The pastors of Solid Rock are Charles Clark, Jr. and Charles Clark III. The Clarks have a singing ministry called the Clark Family and have published several albums. Mike Clark has a major role in the singing ministry. They influence many individuals, families, and churches outside of their own congregation by their albums, web sites, YouTube channel, and conferences.
I am thankful for your profession of faith in Jesus Christ, your modest dress and conservative Christian values, your commitment to the King James Bible, your close family ties, your zeal to win lost souls to Christ, your concern for our wayward nation, and other wholesome things.
I want to apologize for the mistake in the information I published in Friday Church News Notes, November 18, wrongly stating that you have used music by Karen Drucker, the Newsboys, and Chris Tomlin.
I wish I could leave the matter there. But as we have looked further into the Clark Family music, we have concluded that the problem is worse than it first appeared to me.
I want to plead with the Clark Family about the leaven in your ministry in regard to music. We are twice warned that a little leaven leaveneth the whole lump. And we are told that little foxes can spoil wholesome vines.
The leaven is your use of and incremental drift toward contemporary Southern Gospel music.
I have many grandkids and I don’t want them to be influenced by contemporary Southern Gospel. We plant churches, and I don’t want our churches to be influenced by this stuff.
Having played and studied music for more than 50 years, I know the character of music. I was the first chair clarinetist in an 80-member award-winning band in high school. I lived rock & roll before I was saved. After returning from Vietnam, I hitchhiked across America, selling drugs, going to jail, joining a Hindu society. God gloriously saved me in a motel room in 1973 in Daytona Beach, Florida, and immediately gave me a great love for His Word. I have been a passionate student of God's Word and a preacher of God’s Word ever since.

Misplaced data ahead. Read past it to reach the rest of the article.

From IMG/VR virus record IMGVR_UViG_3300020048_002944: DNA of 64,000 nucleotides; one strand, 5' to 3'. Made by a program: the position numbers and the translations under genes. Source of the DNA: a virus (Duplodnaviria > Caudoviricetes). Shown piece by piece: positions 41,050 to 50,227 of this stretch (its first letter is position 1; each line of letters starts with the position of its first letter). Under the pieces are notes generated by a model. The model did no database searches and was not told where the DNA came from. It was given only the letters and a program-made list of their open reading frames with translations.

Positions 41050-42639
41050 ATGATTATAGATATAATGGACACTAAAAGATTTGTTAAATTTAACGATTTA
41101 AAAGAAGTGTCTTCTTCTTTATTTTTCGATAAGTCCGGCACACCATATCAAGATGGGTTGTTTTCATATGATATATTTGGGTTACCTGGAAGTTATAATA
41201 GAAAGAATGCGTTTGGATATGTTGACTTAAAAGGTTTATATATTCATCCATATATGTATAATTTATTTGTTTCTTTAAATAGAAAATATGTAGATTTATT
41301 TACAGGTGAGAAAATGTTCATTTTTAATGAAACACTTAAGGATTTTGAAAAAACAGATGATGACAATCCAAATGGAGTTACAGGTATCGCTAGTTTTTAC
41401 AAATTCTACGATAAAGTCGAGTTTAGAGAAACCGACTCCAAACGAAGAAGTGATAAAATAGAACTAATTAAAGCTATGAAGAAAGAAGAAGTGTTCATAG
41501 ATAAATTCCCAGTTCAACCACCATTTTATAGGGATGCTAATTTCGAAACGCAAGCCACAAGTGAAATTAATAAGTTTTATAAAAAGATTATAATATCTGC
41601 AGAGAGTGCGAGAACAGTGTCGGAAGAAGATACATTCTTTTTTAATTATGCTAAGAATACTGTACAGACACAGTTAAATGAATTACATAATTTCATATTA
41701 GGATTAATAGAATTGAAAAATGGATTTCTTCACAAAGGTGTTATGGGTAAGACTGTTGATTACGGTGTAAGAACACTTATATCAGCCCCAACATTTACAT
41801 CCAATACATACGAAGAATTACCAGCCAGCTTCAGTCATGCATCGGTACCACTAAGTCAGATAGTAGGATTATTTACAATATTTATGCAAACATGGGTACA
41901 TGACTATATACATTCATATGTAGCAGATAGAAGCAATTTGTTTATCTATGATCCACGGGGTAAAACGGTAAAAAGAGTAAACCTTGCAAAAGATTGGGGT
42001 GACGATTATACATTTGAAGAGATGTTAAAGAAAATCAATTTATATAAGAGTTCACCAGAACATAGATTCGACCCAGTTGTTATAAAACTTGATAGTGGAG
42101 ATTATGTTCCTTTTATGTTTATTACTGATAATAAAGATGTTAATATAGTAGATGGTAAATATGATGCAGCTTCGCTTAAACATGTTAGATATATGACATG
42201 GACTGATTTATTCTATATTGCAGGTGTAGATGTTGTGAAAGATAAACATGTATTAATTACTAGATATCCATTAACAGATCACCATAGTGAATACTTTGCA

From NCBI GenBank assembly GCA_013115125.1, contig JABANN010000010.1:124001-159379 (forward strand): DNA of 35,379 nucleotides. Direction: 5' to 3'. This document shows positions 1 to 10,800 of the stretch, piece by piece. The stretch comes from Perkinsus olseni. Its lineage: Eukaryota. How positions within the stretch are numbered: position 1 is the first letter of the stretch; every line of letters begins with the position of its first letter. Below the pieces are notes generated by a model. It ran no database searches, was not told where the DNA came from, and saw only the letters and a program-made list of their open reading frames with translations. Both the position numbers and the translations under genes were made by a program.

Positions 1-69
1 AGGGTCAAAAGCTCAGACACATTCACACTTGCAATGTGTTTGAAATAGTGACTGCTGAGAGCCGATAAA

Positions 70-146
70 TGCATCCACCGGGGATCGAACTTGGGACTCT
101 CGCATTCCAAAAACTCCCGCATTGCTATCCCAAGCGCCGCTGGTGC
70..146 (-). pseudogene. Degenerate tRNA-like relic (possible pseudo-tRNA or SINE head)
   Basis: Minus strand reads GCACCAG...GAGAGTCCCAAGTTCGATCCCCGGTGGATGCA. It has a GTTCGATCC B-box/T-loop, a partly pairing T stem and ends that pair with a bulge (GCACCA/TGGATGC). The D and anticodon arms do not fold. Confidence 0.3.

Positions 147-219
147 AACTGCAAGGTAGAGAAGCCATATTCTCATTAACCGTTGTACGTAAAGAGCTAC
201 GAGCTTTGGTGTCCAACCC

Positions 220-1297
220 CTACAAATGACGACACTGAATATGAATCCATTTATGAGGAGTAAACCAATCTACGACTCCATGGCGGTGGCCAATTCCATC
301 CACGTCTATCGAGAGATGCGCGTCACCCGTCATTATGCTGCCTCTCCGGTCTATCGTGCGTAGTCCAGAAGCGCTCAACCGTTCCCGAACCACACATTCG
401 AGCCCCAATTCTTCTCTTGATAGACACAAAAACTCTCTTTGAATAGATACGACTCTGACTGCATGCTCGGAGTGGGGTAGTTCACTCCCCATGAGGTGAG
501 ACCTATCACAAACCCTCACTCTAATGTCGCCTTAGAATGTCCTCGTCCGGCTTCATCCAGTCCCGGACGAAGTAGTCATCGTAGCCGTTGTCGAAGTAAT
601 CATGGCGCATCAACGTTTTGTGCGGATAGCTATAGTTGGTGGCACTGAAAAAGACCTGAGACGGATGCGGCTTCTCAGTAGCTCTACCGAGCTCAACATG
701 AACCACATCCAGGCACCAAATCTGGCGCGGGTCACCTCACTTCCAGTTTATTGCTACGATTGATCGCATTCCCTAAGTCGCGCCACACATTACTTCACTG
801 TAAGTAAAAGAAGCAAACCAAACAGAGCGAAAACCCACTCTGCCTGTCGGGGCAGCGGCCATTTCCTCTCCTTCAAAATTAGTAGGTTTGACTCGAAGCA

One of the first things God dealt with me about was my music. I wrote my first book on music more than 40 years ago, and I have been studying about, writing about, teaching about, and warning about that issue ever since. I know rock & roll. I know how to discern rock & roll even when it is played softly on a piano without any drums or electric bass.
I know Southern Gospel. I grew up in the South in a Southern Gospel-oriented Baptist church. I have read most books that have been written on Southern Gospel, including biographies of many of its key players. I have attended the National Quartet Convention with press credentials.
And I know contemporary music. I have studied Contemporary Christian Music and Contemporary Worship Music and contemporary Southern Gospel extensively and prayerfully over the decades, because one of my life verses in Christ is “Prove all things; hold fast that which is good,” and because I want to help protect God’s people.
The Clark Family music used to be a simple bluegrass-tinged style, but is moving beyond that. A drift like this has no bottom. We have seen it time and time again.